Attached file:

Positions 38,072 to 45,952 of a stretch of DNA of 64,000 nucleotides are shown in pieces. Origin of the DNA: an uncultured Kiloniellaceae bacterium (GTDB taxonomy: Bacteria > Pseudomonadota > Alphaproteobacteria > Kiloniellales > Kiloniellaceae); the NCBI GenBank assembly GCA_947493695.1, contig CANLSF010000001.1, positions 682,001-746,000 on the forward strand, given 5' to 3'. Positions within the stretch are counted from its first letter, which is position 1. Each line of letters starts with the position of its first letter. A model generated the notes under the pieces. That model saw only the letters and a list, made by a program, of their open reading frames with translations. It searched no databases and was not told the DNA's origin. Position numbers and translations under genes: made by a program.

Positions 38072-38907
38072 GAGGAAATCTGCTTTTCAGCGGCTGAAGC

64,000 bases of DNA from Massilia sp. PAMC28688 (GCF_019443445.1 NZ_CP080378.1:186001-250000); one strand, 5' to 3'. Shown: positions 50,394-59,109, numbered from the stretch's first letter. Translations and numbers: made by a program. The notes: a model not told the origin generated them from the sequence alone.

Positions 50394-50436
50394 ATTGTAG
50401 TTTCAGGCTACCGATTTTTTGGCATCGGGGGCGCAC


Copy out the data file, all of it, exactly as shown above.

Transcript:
Positions 38,072 to 45,952 of a stretch of DNA of 64,000 nucleotides are shown in pieces. Origin of the DNA: an uncultured Kiloniellaceae bacterium (GTDB taxonomy: Bacteria > Pseudomonadota > Alphaproteobacteria > Kiloniellales > Kiloniellaceae); the NCBI GenBank assembly GCA_947493695.1, contig CANLSF010000001.1, positions 682,001-746,000 on the forward strand, given 5' to 3'. Positions within the stretch are counted from its first letter, which is position 1. Each line of letters starts with the position of its first letter. A model generated the notes under the pieces. That model saw only the letters and a list, made by a program, of their open reading frames with translations. It searched no databases and was not told the DNA's origin. Position numbers and translations under genes: made by a program.

Positions 38072-38907
38072 GAGGAAATCTGCTTTTCAGCGGCTGAAGC

64,000 bases of DNA from Massilia sp. PAMC28688 (GCF_019443445.1 NZ_CP080378.1:186001-250000); one strand, 5' to 3'. Shown: positions 50,394-59,109, numbered from the stretch's first letter. Translations and numbers: made by a program. The notes: a model not told the origin generated them from the sequence alone.

Positions 50394-50436
50394 ATTGTAG
50401 TTTCAGGCTACCGATTTTTTGGCATCGGGGGCGCAC